This was my first year to cook a Thanksgiving dinner for my family. Previous Thanksgivings were spent at my parent’s home along with my brother and his family, and one or both of my precious grandmothers.
This is my mother’s obsession. She loves to decorate for the holidays and her table is among the finest with all the tableware, crystal and even golden chargers for the dinner plates. She has three or four different sets of china and makes her choice well ahead of time. The last few years she has suffered with Diabetic Retinopathy. I’m not sure if she has enjoyed her fine display as much as we have.
There is nothing to compare to the meal itself: Turkey, ham, her special home made cornbread dressing, giblet gravy, turkey gravy, mashed potatoes, corn on the cob, green beans, broccoli and cheese casserole, potato casserole, sweet potato casserole. . .and seven to ten different desserts. I struggle between pumpkin pie and Mississipi mud pie, so I have a bit of both.
None of that for me and my familiy this year. We’re in Oregon now—a long way from Texas. Dan’s aunt and uncle invited us along with their children last year. It’s always fun to celebrate with many people.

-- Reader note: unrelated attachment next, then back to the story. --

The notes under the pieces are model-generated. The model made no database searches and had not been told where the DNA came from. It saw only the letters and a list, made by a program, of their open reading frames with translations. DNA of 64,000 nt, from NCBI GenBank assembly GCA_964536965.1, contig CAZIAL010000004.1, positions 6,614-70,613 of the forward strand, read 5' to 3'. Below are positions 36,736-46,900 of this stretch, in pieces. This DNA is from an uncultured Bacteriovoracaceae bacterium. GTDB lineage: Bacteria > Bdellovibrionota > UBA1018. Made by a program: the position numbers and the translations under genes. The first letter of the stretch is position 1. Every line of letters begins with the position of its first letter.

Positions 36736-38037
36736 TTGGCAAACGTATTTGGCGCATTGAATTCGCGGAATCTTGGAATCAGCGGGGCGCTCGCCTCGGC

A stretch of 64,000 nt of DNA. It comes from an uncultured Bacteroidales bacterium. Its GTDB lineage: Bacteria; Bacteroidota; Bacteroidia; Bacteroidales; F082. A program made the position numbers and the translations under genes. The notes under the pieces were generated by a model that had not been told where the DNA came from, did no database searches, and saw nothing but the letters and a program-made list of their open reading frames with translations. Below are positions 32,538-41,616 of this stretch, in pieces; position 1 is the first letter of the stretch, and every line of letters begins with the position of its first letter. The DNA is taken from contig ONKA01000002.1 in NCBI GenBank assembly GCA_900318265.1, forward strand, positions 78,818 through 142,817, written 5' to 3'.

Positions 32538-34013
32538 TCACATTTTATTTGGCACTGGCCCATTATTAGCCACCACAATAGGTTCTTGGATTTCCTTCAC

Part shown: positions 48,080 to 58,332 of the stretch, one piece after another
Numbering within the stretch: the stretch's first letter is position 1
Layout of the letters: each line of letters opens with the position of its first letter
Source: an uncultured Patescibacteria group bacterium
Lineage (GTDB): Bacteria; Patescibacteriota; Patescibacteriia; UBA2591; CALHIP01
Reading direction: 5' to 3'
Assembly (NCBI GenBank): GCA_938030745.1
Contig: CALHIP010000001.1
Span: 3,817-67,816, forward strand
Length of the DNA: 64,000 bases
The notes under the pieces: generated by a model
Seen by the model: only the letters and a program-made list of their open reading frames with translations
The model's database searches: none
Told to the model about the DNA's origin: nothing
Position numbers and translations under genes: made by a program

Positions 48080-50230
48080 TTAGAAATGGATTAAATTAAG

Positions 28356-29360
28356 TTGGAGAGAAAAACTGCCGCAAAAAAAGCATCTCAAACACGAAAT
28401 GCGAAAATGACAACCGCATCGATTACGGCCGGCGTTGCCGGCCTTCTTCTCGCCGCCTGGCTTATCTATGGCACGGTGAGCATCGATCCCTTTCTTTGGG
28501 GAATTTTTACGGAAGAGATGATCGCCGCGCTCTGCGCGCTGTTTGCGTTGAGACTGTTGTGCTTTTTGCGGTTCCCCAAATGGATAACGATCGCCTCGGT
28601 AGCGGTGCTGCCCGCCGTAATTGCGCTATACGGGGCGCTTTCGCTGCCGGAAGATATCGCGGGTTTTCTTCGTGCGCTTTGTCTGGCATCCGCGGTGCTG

But this year, we were all to ourselves. At first, I was afraid because not only do I have to cook that big meal, I have to make it special—all of the excitement that came so easily before because of being with family had to now emanate from me. I realized then how much of making the holidays special came from my mom. I’ve got big shoes to fill.
I tried hard to make memories for my children of holidays aromas, turkey, ham and pumpkin pies baking in the oven (not all at the same time). That is a problem in itself. My oven isn’t nearly large enough so I was limited. Still, it was only the few of us so no need to go crazy with the dishes. For the first time, I used my real silverware. I discovered that some pieces of what little china I had were lost or broken in several moves.
But the joy comes from within us, and I did not want to let my children down. The table turned out beautiful, according to my son, though not as fancy as my mom’s. But my husband and four children still appreciated it. Their smiles made it all worth the while.
My seven-year-old son’s comments will go down into my book of memories, deep inside my heart.
First, I heard him say to the others when I’d gone into another room, “I love it when Mom does this.” He was refering to when I pulled out oranges and had them stick cloves in–a first for that to. So, I think he simply referred to a craft.
Then I heard him say, “Mmmm, I LOVE holidays smells.” Another good sign.
The finale: “You’re the best mom that I’ve ever had!!!”
Perhaps being on our own this year wasn’t such a bad thing. I needed to venture out, and make some memories for my kids. No matter that we weren’t surrounded with family, this year I learned that WE are all we need.
Then we concluded the day by going to see Happy Feet.